It may be in the recollection of the Committee that when this Vote was last submitted, it encountered considerable opposition. The discussion was closed on that occasion by a specific assurance from the First Lord of the Treasury that the Vote should be thoroughly examined before it was brought forward again; and that such changes should be made in it as were found practicable. A comparison of the present Estimate with last year's will prove that this promise has been most fully and most honourably kept. Not only is there an immediate saving of £15,628, but a still greater saving must be effected by the reforms which are indicated on almost every page. The "Secretary of Presentations," with his £400 a year, is to disappear on the occurrence of a vacancy; two out of the three "principal clerks" to the Judges, receiving£600 a year each, are also to go, and the remaining clerk is to receive £400 a year; three junior clerks will be abolished, effecting another saving of £600 a year. One official referee at £ 1,600 a year is to be sent the same road; the salary of the Official Solicitor to the Supreme Court, now £1,100 a year, will be reduced on a vacancy; the first-class clerks in the Central Office of the Supreme Court will be reduced from 14 to 10, and the second-class clerks from 35 to 28. Similar changes are to be made as opportunity occurs throughout the Vote, and the total saving to the country will not fall short of £30,000 per annum. This is a most satisfactory sequel to the discussion last year, and due credit should be given for it to the Lord Chancellor, who was attacked rather severely in connection with this Vote, though not by me. It is quite evident that as soon as his attention was called to the existence of abuses in this Department, he made a very vigorous and earnest effort to reform them, and he is thoroughly well entitled to the gratitude of the public for his work. But these reforms also afford an ample reply to the charge which is so constantly made against us, that these discussions in Supply never do any good. I maintain that when they are carried on in a proper spirit, they not only serve to check the increase of expenditure, but very often result in a direct saving to the country, although that saving is not always show n at the time. The reduction cannot be effected on the instant, but it is carried out in subsequent years, and thus the statement that no saving is effected here is a complete fallacy, although it has received the sanction of the respectable authority of the right hon. Gentleman the Member for Wolverhampton. I now call attention briefly to several matters in the Vote which require explanation. First, with regard to the Masters of the Supreme Court, a reduction of four is shown in the Vote, but I have seen notices in the newspapers of the appointment of two others since the Estimates were issued—Mr. George Macdonnell (Times, February 12, 1889), and Mr. E. Wilberforce (Times, March 11). On what terms were the Masters retired? Some of them did scarcely any duties. They were remarkable only for their skill in hiring themselves out as directors of companies. They made use of an important official position in order that they might acquire posts of emolu[...] outside. There was Mr. Hailburt[...] Campbell, Director if the Law Life Assurance Society, of the Law Fire Assurance Rail[...]ny, Bahia and San Francisco Railway Company, Trust and Agency Company of Australasia, Trust and Loan Company of Canada. The fact of his being a Master of the Supreme Court no doubt enabled him to obtain these appointments, which we must assume he did not fill without some adequate recompense. In calculating his pension, the fact ought to have been taken into consideration that he had by no means given the public the whole of his time, and, therefore, he ought not to have been put on the same level as an official who had endeavoured to make an adequate return for his salary. Lower down on the same page (220) we come to those prize specimens of a system—which I hope is now on its death-bed—the five redundant clerks. I proved last year that they had never been near their offices since 1881. I should now like to know on what terms their retirement has been arranged? Having received an average of £600 a year each since 1881 for doing nothing, are they now to be paid that sum, under the disguise of pensions, for going on doing it all the rest of their lives? If so, how can that be reconciled with the sound principle laid down by the hon. Gentleman the Secretary of the Treasury in an answer given on the 8th of April last:— I need only say that, except in special cases, such as injury, no retired allowance is granted unless, in the opinion of Her Majesty's Government, the holder of the office has given his whole time to the public service. It is no encouragement to men who do their duty faithfully to know that others who never do anything receive precisely the same treatment. In the interests of the public service, the good and the bad should not receive the same reward. On page 221 the Registrar's Office of the Chancery Division is dealt with. There are 42 persons in this office, among whom £29,712 is distributed. It will be observed that the senior Registrar gets £2,000 a year, three other Registrars get £1,800, four £1,500, and four £1,200 each—very high salaries all of them. Their lines have fallen in pleasant places, for they have little to do, and it may be doubted whether that little is well done. The office was originally established by Lord Eldon, and its present condition is worthy of that enlightened patri[...]. There is no doubt that £10,000 a year would be a liberal sum to pay for the Work while is done in it. I call attention to the [...] clerks to the Registrars at £600 each, and five at £400 each (page 221). By an Order of the Treasury made under the Officers (Chancery) Act of 1869, the salary of clerks to Registrars was fixed at £300 per annum. I cannot find that this Order has been rescinded. Consequently the salaries of these nine clerks should amount to £2,700 a year, instead of to £4,400, as now charged. On page 222 we find the allowances for the Principal Probate Registry. The senior Registrar is down for £1,600 a year, a very high salary, and a foot note states that he receives in addition two annual payments of £1,863 9s. 4d. and £8 16s. 9d. by way of compensation for loss of his office as Proctor. I presume he fulfils duties very similar to those he discharged before. One good salary was given to him in exchange for another. Why should not that have been enough? He is asked to leave one office and to take another. He does so, but the whole of the salary of the first office is given in addition to that of the second, so that if he could get his offices abolished on the same terms every five minutes, he would be the happiest man alive. He now draws £3,472 a year from the nation. Let us compare this amount with the salaries paid to some of the most distinguished men in the Civil Service of the country. Sir Algernon West gets only £2,000 a year, Sir Reginald Welby £2,000, Mr. Knox, the Accountant General of the Army, £1,500. Each of these gentlemen has most heavy and responsible duties to perform. The Registrar of this comparatively obscure office actually gets within a few pounds as much as Sir Reginald Welby and Mr. Knox put together. When his office was abolished, and be was put into a similiar office, that should have been deemed quite sufficient in the way of compensation. I invite the Committee to look at the salaries of these officials. The Registrar gets £1,500 a year, his Assistant £1,200, the Chief Clerk £700, three first-class clerks £600 each, and three second-class clerks nearly £400 each. They talk of the golden age, but there is nothing on record in connection with the golden age equal to this. Even the Admiralty itself, though a most [...]htful place, has nothing better to other. I would, however, respectfully suggest that it is high time the occupants of this comfortable little nest were shaken up a little. The Registrar here is one of the luckiest men in the public service. He is down in this Estimate for £1,500 a year, and in the "Finance Accounts" (page 53), his name appears for another £608 12s., as compensation for abolition of office, so that altogether he pockets £2,108 12s. a year, and so far as I am able to understand, he would be abundantly .recompensed for all the work he does if he received one quarter the money. I venture to express the hope that in the further changes which the Lord Chancellor proposes to make in this Vote, he will not go upon the old plans of reorganisation which have been so grossly abused in connection with the Law Courts. In May, last year, a gentleman aged 36, in the Central Office of the Supreme Court, received a pension of £185 a year for life, another got £266 13s. 4d. at the age of 46, and another £61 6s. 8d. at the age of 33. Innumerable cases of this kind might easily be cited, but we may perhaps take it for granted that no further additions will be made to the list. I now call the attention of the Committee to a curious and interesting circumstance in connection with this Department. In many, or most, of the offices, the office hours are from 11 to 4, and at this period of the year they dwindle away to a mere nothing. The dwellers in this happy land luxuriate in a long and glorious holiday from August 10th to October 24th, that is to say, throughout the Long Vacation. This is enough to make an unfortunate Member of Parliament turn green with envy. Some of the officials—such as the Masters and others—do absolutely nothing throughout the whole of this period. But even this is not all, for attendance on Saturdays throughout the-year is purely nominal, even when the offices are opened at all. At Christmas there are ten days holiday, at Easter three, at Whitsuntide three, on the Queen's Birthday one. We find, the [...] that in August there are 20 days' holiday, in September 30 [...] other October 24 days, and during the [...] seasons 17 days, to which must be added Saturdays for, say, half the year—or, altogether, nearly 16 weeks' holiday in the course of the 12 months. All these things must serve to impress upon the mind the great advantage of establishing any kind of connection with the noble profession of the law. If a man cannot be a barrister, he should become a solicitor; and if he cannot be even a solicitor he should endeavour to capture one of these berths in the Law Courts. From that time forth an affectionate country will make a liberal provision for him, and he will at once come into possession of all those advantages which, in other callings, flow from a long course of industrious and honest work. It is evident, however, that an era of reform has begun even in the Law Courts, and that the days of jobbery there are numbered. It is perfectly clear that the Lord Chancellor at least is determined that no more scandals shall arise in connection with this Vote, and I think the Committee have every reason to be satisfied with the pledges given that no future opportunities for reform shall be lost sight of; and I, for my part, beg to express my sense of the most thorough and conscientious way in which the First Lord of the Treasury, the Lord Chancellor, and the authorities have carried out the promises they gave to the Committee last year.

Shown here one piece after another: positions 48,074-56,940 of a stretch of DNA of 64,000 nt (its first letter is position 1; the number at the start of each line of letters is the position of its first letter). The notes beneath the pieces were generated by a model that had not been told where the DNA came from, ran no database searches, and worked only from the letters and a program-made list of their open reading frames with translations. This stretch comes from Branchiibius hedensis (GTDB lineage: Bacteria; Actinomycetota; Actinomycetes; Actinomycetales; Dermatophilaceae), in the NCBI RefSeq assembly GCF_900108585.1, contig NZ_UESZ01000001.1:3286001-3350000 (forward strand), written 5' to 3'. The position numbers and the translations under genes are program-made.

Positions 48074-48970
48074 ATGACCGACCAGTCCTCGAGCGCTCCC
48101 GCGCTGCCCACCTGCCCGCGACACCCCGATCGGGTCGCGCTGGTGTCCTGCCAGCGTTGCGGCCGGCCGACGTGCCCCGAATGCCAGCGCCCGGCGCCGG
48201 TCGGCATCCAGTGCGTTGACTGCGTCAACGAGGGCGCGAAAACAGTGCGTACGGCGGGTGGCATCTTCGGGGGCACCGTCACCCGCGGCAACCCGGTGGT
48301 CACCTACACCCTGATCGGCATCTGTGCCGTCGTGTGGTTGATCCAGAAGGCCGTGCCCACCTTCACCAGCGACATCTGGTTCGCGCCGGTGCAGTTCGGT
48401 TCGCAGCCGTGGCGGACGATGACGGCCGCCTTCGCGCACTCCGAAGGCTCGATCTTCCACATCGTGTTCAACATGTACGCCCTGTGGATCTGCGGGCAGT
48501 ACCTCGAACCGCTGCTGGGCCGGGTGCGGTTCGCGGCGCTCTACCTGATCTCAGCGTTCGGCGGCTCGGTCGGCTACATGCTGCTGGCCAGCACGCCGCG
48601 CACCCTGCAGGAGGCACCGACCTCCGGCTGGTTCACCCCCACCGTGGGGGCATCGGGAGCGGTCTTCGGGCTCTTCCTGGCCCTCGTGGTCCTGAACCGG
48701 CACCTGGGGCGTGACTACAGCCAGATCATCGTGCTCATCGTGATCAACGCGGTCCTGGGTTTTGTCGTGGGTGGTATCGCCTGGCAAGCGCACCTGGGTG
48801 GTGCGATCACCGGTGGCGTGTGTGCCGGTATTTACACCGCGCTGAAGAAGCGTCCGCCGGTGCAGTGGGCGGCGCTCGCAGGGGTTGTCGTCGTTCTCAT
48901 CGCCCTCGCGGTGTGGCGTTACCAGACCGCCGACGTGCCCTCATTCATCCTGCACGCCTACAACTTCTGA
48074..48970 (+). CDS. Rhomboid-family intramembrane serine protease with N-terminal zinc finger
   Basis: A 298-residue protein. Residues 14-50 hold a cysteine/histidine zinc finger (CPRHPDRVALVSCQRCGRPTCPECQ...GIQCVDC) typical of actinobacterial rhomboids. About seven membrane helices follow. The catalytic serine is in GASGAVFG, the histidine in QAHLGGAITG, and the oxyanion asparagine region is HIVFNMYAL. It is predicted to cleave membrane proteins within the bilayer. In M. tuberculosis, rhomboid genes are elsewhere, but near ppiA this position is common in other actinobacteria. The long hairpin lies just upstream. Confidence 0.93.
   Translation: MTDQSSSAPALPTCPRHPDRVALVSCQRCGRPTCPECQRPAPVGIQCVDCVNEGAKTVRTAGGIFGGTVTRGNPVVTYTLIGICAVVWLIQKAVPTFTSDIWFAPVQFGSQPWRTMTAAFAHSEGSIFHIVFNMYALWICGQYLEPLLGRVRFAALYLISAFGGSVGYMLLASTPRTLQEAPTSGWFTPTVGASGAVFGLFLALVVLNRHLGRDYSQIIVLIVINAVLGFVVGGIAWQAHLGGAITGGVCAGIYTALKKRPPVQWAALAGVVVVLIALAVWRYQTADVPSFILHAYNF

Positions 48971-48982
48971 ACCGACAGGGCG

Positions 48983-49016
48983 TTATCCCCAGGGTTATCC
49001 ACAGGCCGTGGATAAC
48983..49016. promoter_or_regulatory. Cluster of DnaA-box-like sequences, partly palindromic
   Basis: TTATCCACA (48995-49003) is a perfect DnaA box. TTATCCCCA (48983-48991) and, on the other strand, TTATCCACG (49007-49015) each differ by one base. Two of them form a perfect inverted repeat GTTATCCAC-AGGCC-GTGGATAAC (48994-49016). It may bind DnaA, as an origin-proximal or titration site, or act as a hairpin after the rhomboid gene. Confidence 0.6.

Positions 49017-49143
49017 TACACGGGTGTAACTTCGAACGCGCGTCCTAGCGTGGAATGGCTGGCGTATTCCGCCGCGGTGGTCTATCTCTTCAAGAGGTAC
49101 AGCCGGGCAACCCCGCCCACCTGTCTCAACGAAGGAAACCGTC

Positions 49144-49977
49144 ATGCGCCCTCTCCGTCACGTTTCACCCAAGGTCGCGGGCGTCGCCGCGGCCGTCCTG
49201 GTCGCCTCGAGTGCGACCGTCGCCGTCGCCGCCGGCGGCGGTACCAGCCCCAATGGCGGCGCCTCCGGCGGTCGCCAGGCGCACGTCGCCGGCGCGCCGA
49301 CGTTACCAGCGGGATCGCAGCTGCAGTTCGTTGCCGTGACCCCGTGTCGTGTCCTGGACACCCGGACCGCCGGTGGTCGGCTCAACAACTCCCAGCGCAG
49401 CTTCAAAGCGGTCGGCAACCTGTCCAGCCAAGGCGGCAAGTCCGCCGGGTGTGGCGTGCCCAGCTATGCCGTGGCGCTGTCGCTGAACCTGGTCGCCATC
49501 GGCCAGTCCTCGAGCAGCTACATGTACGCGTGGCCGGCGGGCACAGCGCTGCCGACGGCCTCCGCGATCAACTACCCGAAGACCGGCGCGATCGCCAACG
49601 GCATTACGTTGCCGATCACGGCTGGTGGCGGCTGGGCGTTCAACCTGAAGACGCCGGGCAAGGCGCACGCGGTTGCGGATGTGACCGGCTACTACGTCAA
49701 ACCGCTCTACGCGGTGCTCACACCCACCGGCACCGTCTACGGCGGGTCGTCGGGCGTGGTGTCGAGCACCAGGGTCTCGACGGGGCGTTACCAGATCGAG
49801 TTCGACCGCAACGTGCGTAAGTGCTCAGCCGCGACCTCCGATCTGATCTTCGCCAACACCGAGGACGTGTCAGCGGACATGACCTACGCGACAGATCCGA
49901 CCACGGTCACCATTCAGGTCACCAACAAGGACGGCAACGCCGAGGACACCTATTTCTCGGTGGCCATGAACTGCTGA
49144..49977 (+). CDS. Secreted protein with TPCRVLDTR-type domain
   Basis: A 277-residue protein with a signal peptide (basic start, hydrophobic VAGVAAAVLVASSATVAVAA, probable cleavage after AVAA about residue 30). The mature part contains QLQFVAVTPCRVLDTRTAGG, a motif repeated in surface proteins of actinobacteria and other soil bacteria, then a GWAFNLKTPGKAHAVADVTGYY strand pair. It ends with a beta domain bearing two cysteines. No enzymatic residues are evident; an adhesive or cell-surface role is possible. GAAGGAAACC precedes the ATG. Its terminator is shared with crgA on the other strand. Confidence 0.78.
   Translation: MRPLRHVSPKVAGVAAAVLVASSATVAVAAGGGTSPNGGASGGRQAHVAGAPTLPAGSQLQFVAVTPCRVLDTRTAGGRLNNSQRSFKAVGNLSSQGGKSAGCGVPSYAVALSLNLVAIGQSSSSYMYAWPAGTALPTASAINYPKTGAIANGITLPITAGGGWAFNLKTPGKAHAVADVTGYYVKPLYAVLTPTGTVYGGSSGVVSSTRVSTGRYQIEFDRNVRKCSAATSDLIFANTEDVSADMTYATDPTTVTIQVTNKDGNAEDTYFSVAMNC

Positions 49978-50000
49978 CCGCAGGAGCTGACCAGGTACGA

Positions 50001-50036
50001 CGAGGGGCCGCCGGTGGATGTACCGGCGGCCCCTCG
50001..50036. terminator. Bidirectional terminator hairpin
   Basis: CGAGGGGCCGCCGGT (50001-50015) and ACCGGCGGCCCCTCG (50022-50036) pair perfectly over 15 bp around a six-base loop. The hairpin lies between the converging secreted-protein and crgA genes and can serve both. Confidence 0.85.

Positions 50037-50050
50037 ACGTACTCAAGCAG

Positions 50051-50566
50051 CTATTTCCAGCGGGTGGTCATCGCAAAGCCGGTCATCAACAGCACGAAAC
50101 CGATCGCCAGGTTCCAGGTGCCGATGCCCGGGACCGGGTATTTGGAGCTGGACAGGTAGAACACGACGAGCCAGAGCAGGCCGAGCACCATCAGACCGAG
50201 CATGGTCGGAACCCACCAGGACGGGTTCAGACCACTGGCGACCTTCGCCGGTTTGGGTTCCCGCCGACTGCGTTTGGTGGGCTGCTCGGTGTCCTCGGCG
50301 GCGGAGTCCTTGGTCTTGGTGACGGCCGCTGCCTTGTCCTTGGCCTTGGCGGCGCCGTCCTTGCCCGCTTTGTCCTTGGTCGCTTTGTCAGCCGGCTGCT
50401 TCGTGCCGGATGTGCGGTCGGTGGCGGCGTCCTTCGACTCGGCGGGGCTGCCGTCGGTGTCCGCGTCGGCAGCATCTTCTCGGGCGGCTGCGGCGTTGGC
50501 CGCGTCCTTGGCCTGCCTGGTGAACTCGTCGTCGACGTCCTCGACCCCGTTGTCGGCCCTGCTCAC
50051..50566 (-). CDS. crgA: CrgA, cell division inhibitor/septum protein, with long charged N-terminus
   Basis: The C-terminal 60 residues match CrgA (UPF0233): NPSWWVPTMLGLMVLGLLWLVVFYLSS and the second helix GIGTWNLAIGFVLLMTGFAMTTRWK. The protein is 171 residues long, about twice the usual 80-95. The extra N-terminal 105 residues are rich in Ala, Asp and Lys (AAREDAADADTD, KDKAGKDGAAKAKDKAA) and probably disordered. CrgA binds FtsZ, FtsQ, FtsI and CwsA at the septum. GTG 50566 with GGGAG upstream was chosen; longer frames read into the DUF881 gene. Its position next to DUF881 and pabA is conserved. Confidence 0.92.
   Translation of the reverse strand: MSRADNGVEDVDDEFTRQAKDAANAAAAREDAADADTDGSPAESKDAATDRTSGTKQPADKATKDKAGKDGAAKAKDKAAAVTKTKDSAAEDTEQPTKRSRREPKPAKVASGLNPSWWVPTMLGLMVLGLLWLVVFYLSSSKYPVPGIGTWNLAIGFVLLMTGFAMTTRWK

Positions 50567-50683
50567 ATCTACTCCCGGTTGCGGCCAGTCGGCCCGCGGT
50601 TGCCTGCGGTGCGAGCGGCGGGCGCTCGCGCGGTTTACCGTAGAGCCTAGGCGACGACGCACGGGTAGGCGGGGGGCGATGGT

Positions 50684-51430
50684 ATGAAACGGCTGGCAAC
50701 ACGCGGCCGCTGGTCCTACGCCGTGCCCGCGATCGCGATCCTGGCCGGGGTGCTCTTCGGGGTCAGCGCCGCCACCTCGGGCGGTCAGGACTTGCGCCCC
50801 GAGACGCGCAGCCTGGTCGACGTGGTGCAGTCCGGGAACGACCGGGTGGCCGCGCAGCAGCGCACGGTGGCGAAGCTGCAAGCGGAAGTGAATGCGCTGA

MR. GEDGE (Stockport)